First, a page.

When I was 7, I decided to stop taking aspirin. “It kills your brain cells.” That’s how aspirin worked after all: like a mafia hit man, it offed any offending brain cells that got out of line (i.e. headaches). At 7, I felt that my brain cells were very much in demand and in short supply, so no thank you, aspirin, I’d do just fine without you and your brain cell killing ways. The humanity!
My grownup self happily chugs down Advil like they’re M&Ms at the first sign of a headache, a fever, a cramp. Come to Momma! I think to myself as I swallow that sweet orange-brown sugar-coated pill. Do your job, pill, and make that pain go away. I can make more brain cells, can’t I? My 7-year-old self would hate me.
But literally, what did she know? In point, here are some other things that she believed:
Behold! Lines Between States
There are gigantic white lines between states to mark the boundaries. Each state has them. And they’re exactly like they are on a roadmap or an atlas. When you drive between the states, you’ll naturally see these bold, white lines heading out left and right to the horizons – just as you can see an entire state’s — the whole world’s! — outline from space.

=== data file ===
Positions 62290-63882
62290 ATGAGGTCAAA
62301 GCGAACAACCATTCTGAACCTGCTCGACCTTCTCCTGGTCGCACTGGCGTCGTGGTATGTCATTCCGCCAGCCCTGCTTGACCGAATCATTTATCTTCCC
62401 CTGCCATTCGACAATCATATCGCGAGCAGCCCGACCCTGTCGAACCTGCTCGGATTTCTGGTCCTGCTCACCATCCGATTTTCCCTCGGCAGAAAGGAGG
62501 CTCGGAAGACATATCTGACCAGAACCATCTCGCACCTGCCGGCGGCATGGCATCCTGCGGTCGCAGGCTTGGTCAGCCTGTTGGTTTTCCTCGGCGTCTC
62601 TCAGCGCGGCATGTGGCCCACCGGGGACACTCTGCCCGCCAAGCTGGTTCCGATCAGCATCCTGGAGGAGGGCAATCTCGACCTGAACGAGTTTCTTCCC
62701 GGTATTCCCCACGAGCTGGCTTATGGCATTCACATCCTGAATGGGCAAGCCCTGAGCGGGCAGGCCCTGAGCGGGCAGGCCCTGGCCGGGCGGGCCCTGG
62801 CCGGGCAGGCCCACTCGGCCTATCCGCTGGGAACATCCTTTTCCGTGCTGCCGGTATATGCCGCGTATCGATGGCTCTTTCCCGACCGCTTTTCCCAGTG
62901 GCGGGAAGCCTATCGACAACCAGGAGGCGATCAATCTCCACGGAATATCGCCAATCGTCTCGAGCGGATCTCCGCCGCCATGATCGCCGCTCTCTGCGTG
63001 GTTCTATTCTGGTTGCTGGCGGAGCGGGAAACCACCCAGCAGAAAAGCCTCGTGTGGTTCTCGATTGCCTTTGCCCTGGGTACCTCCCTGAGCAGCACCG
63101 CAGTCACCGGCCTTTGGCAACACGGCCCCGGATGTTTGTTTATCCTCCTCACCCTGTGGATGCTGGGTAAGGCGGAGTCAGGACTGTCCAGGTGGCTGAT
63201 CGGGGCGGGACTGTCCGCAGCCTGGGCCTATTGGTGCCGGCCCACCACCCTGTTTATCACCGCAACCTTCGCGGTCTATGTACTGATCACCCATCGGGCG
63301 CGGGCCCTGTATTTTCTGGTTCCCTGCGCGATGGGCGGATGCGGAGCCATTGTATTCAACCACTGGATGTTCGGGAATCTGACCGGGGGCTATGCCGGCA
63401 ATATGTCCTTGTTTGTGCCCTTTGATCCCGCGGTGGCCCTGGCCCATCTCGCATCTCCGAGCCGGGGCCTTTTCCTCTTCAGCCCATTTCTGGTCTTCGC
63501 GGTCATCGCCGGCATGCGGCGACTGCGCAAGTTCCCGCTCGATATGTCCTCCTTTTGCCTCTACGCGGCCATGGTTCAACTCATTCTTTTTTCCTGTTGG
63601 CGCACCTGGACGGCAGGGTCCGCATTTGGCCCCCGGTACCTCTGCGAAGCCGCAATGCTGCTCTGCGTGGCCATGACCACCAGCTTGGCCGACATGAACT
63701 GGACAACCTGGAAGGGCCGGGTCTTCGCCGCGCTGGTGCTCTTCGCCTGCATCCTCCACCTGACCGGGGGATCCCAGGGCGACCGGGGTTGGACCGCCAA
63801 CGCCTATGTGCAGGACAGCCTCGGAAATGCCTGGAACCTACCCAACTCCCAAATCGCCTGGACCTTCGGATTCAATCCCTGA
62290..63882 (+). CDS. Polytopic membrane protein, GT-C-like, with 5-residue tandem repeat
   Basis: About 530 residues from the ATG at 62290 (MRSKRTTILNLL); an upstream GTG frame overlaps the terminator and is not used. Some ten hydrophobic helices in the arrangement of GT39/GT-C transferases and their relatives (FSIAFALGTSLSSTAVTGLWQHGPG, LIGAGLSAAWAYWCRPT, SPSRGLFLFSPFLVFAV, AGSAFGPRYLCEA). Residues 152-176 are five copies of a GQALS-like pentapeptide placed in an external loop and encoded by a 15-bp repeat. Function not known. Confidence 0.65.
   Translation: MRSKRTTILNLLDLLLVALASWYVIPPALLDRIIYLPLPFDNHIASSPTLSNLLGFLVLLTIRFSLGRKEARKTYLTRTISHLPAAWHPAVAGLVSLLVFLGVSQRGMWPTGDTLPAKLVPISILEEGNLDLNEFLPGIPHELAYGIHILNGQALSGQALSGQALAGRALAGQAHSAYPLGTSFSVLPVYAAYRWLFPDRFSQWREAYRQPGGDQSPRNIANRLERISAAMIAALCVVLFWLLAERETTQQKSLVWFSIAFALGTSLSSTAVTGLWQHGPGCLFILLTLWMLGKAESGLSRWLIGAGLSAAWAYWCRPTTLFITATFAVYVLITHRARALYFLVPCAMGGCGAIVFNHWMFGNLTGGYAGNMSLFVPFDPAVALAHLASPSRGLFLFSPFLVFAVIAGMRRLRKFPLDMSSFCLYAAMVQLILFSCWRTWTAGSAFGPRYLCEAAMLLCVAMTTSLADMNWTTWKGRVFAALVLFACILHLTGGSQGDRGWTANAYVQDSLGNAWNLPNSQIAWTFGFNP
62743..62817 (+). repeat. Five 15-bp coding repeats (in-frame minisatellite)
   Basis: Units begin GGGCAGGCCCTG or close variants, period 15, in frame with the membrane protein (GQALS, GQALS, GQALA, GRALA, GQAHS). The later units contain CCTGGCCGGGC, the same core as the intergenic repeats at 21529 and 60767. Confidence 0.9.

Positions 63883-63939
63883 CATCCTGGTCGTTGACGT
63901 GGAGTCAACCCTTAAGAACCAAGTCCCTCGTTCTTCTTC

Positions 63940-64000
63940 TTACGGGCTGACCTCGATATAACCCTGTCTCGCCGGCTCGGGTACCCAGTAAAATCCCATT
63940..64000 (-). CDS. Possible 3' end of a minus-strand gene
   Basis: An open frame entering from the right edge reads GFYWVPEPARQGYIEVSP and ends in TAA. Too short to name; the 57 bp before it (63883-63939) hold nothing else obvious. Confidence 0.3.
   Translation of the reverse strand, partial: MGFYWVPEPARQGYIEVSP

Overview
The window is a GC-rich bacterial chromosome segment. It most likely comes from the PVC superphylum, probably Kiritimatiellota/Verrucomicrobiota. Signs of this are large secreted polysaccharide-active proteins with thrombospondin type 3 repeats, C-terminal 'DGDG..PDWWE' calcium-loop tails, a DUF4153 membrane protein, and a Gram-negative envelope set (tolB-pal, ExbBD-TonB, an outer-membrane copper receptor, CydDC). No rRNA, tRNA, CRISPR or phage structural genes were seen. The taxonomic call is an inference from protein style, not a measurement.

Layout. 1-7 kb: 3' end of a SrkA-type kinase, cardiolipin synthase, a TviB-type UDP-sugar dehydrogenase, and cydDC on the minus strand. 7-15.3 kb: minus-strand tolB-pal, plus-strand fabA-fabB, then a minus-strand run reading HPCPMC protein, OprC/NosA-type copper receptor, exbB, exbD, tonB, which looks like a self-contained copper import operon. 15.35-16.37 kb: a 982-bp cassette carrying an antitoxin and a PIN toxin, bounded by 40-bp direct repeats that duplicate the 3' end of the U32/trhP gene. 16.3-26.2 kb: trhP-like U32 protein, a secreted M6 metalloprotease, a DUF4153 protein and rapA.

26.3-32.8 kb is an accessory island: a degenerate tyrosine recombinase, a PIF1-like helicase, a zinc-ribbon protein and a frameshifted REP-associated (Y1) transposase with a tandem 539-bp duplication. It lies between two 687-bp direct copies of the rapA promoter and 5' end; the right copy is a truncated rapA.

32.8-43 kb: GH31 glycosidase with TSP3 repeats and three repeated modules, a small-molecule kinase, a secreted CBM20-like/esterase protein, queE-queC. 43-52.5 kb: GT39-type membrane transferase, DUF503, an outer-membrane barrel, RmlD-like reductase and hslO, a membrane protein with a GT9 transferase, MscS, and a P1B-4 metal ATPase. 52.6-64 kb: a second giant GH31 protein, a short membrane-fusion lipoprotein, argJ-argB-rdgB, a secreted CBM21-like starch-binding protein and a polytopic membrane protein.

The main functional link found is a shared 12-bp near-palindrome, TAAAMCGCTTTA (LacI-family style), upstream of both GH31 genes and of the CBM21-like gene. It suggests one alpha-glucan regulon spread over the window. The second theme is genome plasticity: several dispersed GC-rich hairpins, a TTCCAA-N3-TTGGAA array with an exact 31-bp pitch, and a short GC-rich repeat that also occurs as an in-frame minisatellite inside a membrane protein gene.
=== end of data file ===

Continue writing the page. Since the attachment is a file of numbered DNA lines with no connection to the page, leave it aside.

Imagine my utter disappointment when on our first family road trip with the map on my lap, there was only a wee sign on the side of the road. No lines. No border markings. Nothing. Just a simple sign: “Welcome to Nevada.” Nice try, Nevada. I’ll consider myself welcomed when there’s a bold, gigantic white line stretched across your highway.
We Have Flip-Top Heads
Our heads move like PacMan’s! Our jaw and our forehead move at the same time so that we are in a constant state of going “nom nom nom” to the earth, the air, the sky (and whatever ghosts may be following us).
I don’t know where I got this one because its genesis arrived before the arcade game did. When I learned we didn’t essentially have flip-top heads, I was absolutely amazed and watched people chew and talk with the kind of intensity that spoke of mistrust. No matter what my eyes saw all around me, my brain kept waiting for someone to slip up – the conspiracy revealed at last! Alas, I had it so, so wrong.
Funny thing, that brain of ours. The way it takes disparate pieces of information and like Play-do (the dough, not the Greek thinker), mashes it all together into something that resembles the truth but is in reality discolored, inaccurate, and smells a little funny.
The thing is, I do miss my 7-year-old’s understanding of the way things work. That, pressed against the discovery of the truth are some of my life’s most memorable moments. Information and facts have never been more amazing and life-altering as they were then.
Even now, knowing the things I know, I still wish we could see the shapes of the states from space.